May/June 2014 Issue 218: Wreck of the brig JezebelApr 24, 2014
An example of a 19th-century brig in the merchant trade.
The Story of Sail
(page 1 of 2)
Editor’s note: This fictionalized account is an amalgam of several true incidents, most notably the wreck of the brig Commerce off west Africa in the 19th century.
The two-masted brig Jezebel, built on the Clyde in Scotland in 1855 was 80 feet on deck with a draft of 11 feet. The brig was commanded by R. Kenneth Hamilton who had developed a reputation for reliability and honesty in the trade from Cape Town to European ports. Jezebel was designed to carry cargo up and down the coast of west Africa from Cape Town to Monrovia and then to Gibraltar. Capt. Hamilton had previously been involved in the trade of dried fish stock in Bergen and was in command of Jezebel only a few short months.
Jezebel was in the ivory and whale oil trade from Cape Town up the west coast of Africa. It was a well known but tricky passage. The prevailing winds in that part of the world are from the southeast, giving northbound sailing ships a starboard tack to keep them off the land. The hot winds mixed with the cold Benguela current and produced deep fog that made celestial navigation difficult. To make matters worse, numerous sandstorms blowing off the coast created visibility problems. Most, if not all mariners at that time, used the most basic form of celestial navigation, which was the observation of the sun at local apparent noon (LAN) in order to find latitude. They would then combine the noon sight with the DR and calculate an estimated position and proceed accordingly. The captains of the day rarely calculated to find longitude. It was both too complicated and the accuracy of their chronometer — if they carried one — was suspect.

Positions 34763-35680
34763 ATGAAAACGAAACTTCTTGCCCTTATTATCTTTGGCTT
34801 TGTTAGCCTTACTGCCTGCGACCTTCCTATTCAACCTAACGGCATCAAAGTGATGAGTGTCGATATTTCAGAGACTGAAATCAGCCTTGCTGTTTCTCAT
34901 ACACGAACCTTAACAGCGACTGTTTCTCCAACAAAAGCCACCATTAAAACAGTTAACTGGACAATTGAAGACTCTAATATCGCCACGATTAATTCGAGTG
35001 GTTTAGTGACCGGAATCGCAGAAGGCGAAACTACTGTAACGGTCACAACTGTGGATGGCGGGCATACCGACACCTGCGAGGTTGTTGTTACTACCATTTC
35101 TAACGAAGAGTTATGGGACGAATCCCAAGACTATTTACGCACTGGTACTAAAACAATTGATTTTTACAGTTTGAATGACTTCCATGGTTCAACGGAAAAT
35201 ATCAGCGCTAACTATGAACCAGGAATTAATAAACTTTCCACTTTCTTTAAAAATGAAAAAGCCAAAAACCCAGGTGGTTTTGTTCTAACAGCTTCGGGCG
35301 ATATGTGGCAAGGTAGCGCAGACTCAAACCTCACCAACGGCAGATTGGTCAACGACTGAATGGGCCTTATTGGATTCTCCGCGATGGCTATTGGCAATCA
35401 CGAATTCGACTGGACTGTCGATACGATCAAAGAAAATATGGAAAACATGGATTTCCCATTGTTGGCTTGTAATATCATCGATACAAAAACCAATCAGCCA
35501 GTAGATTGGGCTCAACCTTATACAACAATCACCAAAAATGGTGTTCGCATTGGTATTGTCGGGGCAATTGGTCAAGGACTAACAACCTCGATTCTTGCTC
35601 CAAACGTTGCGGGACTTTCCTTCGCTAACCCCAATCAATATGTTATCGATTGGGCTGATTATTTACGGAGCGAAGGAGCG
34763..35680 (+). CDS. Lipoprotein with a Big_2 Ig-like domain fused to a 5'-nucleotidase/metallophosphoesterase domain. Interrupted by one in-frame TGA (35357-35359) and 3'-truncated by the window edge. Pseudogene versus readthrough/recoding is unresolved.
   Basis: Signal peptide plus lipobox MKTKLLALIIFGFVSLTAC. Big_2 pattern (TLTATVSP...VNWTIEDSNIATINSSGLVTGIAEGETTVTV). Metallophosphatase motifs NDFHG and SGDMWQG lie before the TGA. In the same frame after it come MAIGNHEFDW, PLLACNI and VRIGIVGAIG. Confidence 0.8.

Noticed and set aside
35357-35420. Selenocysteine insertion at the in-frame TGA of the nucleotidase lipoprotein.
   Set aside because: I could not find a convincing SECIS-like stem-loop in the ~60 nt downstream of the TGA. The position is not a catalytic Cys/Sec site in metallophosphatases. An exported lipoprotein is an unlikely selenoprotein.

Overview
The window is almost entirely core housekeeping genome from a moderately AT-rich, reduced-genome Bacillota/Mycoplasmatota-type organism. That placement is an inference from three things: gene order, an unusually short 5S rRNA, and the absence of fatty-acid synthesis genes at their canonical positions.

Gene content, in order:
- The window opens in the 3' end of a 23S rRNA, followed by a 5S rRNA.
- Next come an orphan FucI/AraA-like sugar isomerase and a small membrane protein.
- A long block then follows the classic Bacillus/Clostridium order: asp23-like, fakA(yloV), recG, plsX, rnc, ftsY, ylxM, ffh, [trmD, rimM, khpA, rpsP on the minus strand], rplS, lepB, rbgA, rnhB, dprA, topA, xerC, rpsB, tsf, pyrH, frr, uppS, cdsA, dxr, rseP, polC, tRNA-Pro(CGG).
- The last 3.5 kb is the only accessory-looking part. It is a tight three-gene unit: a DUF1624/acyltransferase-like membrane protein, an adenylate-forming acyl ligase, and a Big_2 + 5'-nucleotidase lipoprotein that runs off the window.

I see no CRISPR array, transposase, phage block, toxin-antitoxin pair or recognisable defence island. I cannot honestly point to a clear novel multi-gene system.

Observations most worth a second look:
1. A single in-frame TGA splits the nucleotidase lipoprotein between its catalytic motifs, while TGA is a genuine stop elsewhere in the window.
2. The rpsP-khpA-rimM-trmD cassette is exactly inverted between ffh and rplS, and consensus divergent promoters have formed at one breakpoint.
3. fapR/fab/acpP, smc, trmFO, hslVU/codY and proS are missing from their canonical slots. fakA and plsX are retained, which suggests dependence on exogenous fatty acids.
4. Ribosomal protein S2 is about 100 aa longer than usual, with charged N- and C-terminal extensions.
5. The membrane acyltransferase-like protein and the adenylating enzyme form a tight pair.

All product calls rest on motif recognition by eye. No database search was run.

The ship loaded with ivory and departed, bound for Monrovia in Liberia at a position of 6° 18’ N by 10° 48’ W. The route was a new one to the captain and he underestimated the drift of the current which was actually moving him faster through the water than he had anticipated.
We are in the month of April and we are using the 2014 Nautical Almanac. The captain believes the ship is at a DR of 2° 5’ N by 2° 40’ W. The height of eye is 15 feet. Because the captain was not working with an accurate timepiece, he goes on deck a quarter hour before taking his sight and gets a lower limb shot of the sun at around 1215 GMT with an Hs of 84° 22’. Using this number, calculate the latitude. Use the declination for 1200 GMT. Plot out the latitude and see why Capt. Hamilton was about to get into serious trouble.
We need to remember that the noon sight was a sight that was never predicated on exact time — that was its beauty. The navigator would guesstimate the time of LAN and go up on deck about 15 minutes before the expected event. You didn’t need an accurate timepiece and the sight was relatively simple to calculate. It also has its downside. You could be up on deck for 20 minutes and if the sun was hidden by clouds, you were basically using dead reckoning and hoping for the best.
A: What is Ho?
B: What is latitude?
See answers on the next page.